Sometimes custody orders fail to have a specific schedule for child visitation during the summer months. Let’s face it, the child custody schedule that worked throughout the school year for your child is not always the schedule that works for you and your family during the summer. Unlike during the school year, families often take vacations away from home during the summer. This time of year children also engage in extracurricular activities that they didn’t participate in during the fall and winter such as attending summer camps, playing baseball and taking swim lessons.
Now is the time to review your custody order. If you don’t see a part of that order that specifically addresses how you and the other parent will be dealing with summer vacation this year now is the best time to address this issue. Perhaps you and the other parent are in agreement about how your child should split their time between yourselves over the summer. That’s great! Our office would be happy to assist you in writing up a consent order. (Remember, any custody agreement, verbal or written, is not enforceable until it has been filed with the court.)
If you and the other parent seem to be disagreeing about the summer custody schedule, our office can assist you with that as well. If your custody schedule has to be modified by the court you will want to speak to a lawyer now about how to modify a custody order before the summer starts and a vacation you have planned is impacted. You and your family deserve to enjoy summer while it lasts, and not be dealing with a custody battle in the middle of July.
What should you do about the custody of your child during summer vacation when you don’t have a custody order?
Much of the information above still applies. Have you discussed the upcoming summer break with the other parent? If not, now is the time to do so! You should broach the topic of the upcoming break with the other parent now and mention any trips you’d like to take with your child(ren) and any changes you foresee to the school year routine. You should bring up your summer custody plans even if you and the other parent are still residing in the same household and your separation from the other parent is fairly recent.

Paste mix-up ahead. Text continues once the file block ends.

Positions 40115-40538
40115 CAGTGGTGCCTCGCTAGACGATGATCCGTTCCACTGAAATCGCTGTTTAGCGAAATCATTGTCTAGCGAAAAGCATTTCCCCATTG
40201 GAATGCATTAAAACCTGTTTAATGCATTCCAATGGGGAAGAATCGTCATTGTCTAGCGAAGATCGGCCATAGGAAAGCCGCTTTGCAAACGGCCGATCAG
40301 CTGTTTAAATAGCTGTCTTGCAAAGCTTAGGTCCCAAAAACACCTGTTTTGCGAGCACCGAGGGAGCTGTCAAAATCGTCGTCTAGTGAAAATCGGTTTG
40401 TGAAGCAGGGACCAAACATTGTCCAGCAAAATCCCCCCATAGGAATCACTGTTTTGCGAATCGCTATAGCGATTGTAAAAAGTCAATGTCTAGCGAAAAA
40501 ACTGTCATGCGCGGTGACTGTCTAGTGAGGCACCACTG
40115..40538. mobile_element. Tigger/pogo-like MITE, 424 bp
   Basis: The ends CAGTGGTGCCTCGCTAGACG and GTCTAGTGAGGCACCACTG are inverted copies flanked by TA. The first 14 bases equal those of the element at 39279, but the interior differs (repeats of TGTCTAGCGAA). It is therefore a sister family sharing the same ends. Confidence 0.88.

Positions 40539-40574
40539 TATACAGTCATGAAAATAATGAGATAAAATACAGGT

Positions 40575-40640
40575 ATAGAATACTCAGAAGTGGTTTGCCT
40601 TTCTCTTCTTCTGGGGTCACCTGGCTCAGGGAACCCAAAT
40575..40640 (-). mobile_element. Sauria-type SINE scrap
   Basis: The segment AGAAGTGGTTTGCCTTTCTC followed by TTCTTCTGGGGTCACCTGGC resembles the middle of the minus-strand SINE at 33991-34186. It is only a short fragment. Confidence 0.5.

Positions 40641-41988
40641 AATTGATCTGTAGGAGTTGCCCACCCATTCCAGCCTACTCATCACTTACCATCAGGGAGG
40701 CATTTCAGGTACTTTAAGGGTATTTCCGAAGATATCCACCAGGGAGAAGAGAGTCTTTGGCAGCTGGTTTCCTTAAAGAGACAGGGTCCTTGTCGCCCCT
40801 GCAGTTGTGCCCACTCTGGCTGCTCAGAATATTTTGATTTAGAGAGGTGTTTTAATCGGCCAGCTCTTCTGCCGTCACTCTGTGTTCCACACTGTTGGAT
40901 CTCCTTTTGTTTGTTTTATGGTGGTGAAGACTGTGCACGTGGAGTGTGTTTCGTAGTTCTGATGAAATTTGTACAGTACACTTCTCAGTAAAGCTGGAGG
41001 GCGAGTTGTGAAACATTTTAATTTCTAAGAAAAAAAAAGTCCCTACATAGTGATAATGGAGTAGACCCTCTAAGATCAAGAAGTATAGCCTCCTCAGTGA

If you and the other parent are in agreement about what your child’s summer vacation custody schedule will look like, our office would still recommend that you and the other parent enter into a custody consent order. If you and the other parent seem to be disagreeing about the summer custody schedule the sooner you speak with a child custody attorney, the better. An experienced child custody lawyer can help you resolve this issue.
As with any visitation schedule the guiding principle under Pennsylvania law concerning child custody is ‘the best interests of the child’. 23 Pa C.S.A. § 5328. When it comes to parents splitting time with their child this summer this principle still applies. Where parents agree on a custody schedule a court is unlikely to intervene. Where parents disagree, the court will use this principle to determine the best summer break custody schedule for your child(ren).